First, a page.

October lecture series to review connections between medicine and magic in ancient communities

When illness or injury inflicted people in the ancient world, they often turned to a trustworthy physician who also was familiar with the practice of magic.

That connection between the world of the physical and what today people would consider the psychological aspect of healing will get a review this fall in an October series of lectures at Breasted Hall in the Oriental Institute.

Titled “Medicine and Magic in the Ancient World, A Search for the Cure,” the series will look at the way people dealt with health problems in Mesopotamia, Greece and Egypt.

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Registration may be completed here: http://medmagic.eventbrite.com/

"This series will give us all a rare and fascinating opportunity to understand how the ancient people of Mesopotamia, Egypt, and Greece thought about their bodies, their health, the nature of knowledge and the world around them,” said Gil Stein, Director of the Oriental Institute.

“In our own culture, we take for granted that medicine, religion, and magic are all separate things. But in fact, those categories of knowledge are cultural inventions, unique to each civilization,” said Stein. “The ancient Mesopotamians, Greeks and Egyptians thought about themselves and the laws of nature quite differently from the way we do. And those differences can give us deep insights into these civilizations."

Robert Ritner, Professor of Egyptology at the Oriental Institute, will open the series with a talk titled “The Theory and Practice of Medicine and Magic in Ancient Egypt,” from 5 to 7 p.m. on Wednesday, Oct. 10. The series will continue on Wednesdays Oct. 17 and 24 and Saturday Oct. 27 with talks about medicine and its connection with magic in Greece and Mesopotamia.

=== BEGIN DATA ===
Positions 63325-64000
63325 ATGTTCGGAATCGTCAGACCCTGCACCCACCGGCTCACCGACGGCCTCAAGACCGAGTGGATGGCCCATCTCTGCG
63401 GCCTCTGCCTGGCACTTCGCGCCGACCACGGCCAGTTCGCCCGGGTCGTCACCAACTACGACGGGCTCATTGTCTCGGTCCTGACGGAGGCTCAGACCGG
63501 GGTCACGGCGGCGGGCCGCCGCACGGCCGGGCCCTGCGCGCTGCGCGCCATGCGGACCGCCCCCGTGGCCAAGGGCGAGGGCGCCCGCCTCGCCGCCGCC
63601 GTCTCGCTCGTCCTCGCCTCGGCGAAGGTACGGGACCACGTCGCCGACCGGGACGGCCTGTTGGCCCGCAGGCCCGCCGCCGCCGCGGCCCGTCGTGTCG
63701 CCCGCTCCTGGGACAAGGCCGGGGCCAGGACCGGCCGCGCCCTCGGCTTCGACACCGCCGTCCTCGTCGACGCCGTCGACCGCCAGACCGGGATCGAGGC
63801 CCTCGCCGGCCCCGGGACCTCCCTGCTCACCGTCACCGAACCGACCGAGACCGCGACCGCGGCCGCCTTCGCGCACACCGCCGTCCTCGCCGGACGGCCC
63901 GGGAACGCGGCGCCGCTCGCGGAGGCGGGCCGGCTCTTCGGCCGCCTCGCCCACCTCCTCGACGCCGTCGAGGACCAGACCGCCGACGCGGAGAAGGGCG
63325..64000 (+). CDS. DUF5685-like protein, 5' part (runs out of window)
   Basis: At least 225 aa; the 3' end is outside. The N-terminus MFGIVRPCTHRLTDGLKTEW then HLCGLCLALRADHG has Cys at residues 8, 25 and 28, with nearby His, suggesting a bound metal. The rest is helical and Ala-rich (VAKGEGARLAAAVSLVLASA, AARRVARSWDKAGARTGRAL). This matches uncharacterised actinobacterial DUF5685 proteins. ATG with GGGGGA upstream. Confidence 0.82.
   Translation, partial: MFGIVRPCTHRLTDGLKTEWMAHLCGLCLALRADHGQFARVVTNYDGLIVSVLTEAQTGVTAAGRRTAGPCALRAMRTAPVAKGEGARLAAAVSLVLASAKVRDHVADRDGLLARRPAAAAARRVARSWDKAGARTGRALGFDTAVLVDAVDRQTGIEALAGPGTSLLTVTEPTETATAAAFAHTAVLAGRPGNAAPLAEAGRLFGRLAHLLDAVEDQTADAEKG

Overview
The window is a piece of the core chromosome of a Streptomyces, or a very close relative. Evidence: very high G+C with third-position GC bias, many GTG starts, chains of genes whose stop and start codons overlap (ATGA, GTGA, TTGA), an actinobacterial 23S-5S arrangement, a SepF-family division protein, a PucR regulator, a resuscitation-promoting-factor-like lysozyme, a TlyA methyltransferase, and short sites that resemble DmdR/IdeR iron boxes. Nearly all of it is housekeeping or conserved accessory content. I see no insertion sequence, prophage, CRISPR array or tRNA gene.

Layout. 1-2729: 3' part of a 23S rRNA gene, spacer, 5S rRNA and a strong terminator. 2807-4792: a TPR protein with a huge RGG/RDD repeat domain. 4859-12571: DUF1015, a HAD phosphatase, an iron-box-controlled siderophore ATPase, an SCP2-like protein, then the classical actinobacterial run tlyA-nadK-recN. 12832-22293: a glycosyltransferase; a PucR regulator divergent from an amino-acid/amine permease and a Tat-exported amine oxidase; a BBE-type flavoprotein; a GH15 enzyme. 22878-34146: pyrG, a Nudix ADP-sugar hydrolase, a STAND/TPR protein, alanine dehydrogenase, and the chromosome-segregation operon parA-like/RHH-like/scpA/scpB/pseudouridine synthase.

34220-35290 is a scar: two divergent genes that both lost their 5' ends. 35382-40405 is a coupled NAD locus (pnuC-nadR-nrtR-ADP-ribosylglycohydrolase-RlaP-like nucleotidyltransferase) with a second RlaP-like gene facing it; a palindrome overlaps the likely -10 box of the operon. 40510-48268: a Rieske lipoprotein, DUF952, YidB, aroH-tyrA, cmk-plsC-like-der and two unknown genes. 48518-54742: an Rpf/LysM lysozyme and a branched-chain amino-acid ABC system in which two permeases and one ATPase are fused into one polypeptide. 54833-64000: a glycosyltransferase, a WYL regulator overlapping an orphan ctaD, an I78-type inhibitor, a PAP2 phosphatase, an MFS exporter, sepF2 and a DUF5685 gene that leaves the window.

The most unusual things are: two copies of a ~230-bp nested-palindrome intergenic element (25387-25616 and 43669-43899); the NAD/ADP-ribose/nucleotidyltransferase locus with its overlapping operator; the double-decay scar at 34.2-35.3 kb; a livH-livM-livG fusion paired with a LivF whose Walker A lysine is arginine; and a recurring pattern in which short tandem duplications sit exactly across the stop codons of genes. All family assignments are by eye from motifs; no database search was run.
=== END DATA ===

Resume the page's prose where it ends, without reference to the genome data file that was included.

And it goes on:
Egyptian doctors also were magicians, but it was not the kind of magic people see today that we consider a form of entertainment, explained Ritner, an expert on magic and medicine in ancient Egypt.

Instead of being used for clever tricks, magic to the Egyptians was part of a comprehensive approach to life and provided a way to connect spiritually with the powers of their deities. The spells and amulets the doctors gave their patients at the end of their visit reassured them.

Egyptian medicine was based in careful observations of the natural world and was in many ways similar to the practice of medicine today, Ritner said.

The Egyptian tradition of medicine lives on today in the American symbol commonly used to denote medicine. The two serpents on a staff is a symbol of Thoth, the Egyptian deity associated with magic and science.

Magical and medical healing in ancient Greece will be discussed at a session beginning at 5 p.m. on Wednesday, Oct. 17, with talks by Elizabeth Asmis, professor in classics and Christopher Faraone, the Frank Curtis Springer and Gertrude Melcher Springer Professor in the Humanities and the College. Faraone will look at the use of amulets and purifications in the ancient Greek world, which were used to cure or keep away various diseases, including headaches, colic, fever and gynecological problems. Asmis will look at the beginnings of scientific medicine in ancient Greece and Rome, and talk about the Hippocratic Oath and its relevance today.

In his talk “Diseases and Epidemics in Ancient Mesopotamia: Medical Conceptualization and Responses” beginning at 5 p.m. on Wednesday, Oct. 24, Walter Farber, professor of Assyriology at the Oriental Institute, will give an overview of the sources for ancient Mesopotamian medicine, look at different healing approaches, and then examine how people at the time conceptualized and battled what we today know to be transmittable contagious diseases and epidemics.

Also on Oct. 24, Robert Biggs, professor emeritus in Assyriology, will discuss Mesopotamian religious practitioners and their approach to illness and misfortune, and how they diagnosed the source of illness, such as divine anger, the breaking of taboos, results of bad omens, machinations of witches, or demonic attacks, and how they sought to counteract them.

The series will conclude with “Mesopotamian Texts and the Knowledge Assumptions of Medical Diagnosis,” a talk by John Wee, postdoctoral scholar in Near Eastern Languages and Civilizations, at 10 a.m. on Saturday, Oct. 27. 

Registration may be completed at the series website: http://medmagic.eventbrite.com/

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Medicine-Magic

Medicine and magic were often interconnected in the ancient world. For instance, Egyptians used this ivory wand to draw a protective circle around a woman and child. It features images of the "Aha" or fighter gods with their knives to ward off sickness.

Courtesy of Oriental Institute Museum

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